Disposable income hits 12-month low

The average weekly disposable income has fallen to a 12-month low, the second consecutive year-on-year decline in two months, according to Asda.

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The average weekly disposable income has fallen to a 12-month low, the second consecutive year-on-year decline in two months, according to Asda.

The grocer’s monthly income tracker showed that the average UK family had £155 a week of discretionary income in April 2013, down £1 a week from the same month last year.

Overall this represents a fall of £10 a week from its peak in February 2010.

Rising unemployment and the steepest decline in wage growth since the start of the recession in 2008 were both factors in the fall in spending power in April, according to Asda.

Average pay rose to just 0.8 per cent over the year to April, the lowest increase since the Office of National Statistics (ONS) began collecting comparable figures in 2001.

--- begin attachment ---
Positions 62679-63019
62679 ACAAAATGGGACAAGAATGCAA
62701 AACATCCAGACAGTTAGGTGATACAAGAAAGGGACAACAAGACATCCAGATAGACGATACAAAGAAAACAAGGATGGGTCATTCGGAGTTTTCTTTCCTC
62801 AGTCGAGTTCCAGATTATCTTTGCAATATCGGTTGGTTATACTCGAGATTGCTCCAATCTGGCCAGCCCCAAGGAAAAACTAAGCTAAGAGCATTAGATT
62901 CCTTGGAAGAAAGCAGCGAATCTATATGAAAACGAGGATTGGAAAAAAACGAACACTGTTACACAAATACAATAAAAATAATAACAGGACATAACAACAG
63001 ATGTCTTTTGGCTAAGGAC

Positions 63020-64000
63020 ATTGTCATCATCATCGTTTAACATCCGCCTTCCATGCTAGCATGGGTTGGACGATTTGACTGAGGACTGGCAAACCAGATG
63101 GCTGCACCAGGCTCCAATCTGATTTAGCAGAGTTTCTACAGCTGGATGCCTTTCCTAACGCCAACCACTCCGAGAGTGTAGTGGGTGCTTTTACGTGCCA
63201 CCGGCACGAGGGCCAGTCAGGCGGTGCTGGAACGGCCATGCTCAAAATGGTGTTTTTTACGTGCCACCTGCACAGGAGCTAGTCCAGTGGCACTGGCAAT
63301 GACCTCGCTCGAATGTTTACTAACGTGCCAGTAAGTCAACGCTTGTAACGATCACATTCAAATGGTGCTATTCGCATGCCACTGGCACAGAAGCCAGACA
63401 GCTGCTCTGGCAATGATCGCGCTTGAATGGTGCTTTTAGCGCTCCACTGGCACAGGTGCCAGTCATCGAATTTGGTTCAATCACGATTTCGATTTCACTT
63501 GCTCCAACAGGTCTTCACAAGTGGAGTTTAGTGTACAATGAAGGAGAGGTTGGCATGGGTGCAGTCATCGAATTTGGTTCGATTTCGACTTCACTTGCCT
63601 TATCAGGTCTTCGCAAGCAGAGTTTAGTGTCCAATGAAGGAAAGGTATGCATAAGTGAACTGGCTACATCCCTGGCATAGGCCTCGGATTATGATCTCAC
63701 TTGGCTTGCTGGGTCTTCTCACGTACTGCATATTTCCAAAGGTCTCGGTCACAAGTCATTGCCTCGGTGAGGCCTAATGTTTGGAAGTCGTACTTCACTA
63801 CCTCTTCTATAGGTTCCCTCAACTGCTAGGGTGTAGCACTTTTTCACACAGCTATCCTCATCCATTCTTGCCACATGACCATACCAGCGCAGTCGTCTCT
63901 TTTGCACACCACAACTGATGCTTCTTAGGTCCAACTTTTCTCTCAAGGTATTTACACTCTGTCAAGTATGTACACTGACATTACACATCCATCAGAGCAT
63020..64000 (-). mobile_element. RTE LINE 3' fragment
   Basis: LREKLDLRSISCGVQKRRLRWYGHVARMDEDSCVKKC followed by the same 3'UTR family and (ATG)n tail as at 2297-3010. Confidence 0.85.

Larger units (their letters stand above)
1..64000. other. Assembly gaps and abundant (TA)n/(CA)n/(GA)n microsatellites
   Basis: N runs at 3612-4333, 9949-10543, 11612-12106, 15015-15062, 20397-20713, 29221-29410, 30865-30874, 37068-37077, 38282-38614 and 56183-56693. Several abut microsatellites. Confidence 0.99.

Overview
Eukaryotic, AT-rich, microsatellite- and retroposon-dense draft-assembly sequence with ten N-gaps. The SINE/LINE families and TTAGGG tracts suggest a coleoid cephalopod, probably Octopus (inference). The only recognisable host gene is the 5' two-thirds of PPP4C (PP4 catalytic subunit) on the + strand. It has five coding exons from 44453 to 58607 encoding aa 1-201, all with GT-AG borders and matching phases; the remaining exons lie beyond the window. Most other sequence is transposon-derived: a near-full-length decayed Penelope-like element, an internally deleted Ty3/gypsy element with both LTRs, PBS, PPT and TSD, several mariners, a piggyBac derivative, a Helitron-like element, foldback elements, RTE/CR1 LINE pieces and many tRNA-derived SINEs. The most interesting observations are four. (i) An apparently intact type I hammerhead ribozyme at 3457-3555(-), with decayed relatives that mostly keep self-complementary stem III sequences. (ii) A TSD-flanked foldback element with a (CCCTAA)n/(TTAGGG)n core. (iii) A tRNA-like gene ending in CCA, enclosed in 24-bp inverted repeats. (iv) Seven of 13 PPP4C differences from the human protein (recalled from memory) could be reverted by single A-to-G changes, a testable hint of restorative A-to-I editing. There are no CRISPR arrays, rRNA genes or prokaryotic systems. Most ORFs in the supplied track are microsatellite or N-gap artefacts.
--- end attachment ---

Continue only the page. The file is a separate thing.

Unemployment in the UK has also increased by 15,000 in the last year to 2.5 million, with the rate of unemployed now at 7.8 per cent.

The Asda income tracker is a measure of ‘discretionary income’, reflecting the amount remaining after the average UK household has had taxes subtracted from their income and bought essential items such as: groceries, electricity, gas, transport costs and mortgage interest payments or rent.

2 Responses to “Disposable income hits 12-month low”

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  2. Tony's bits.

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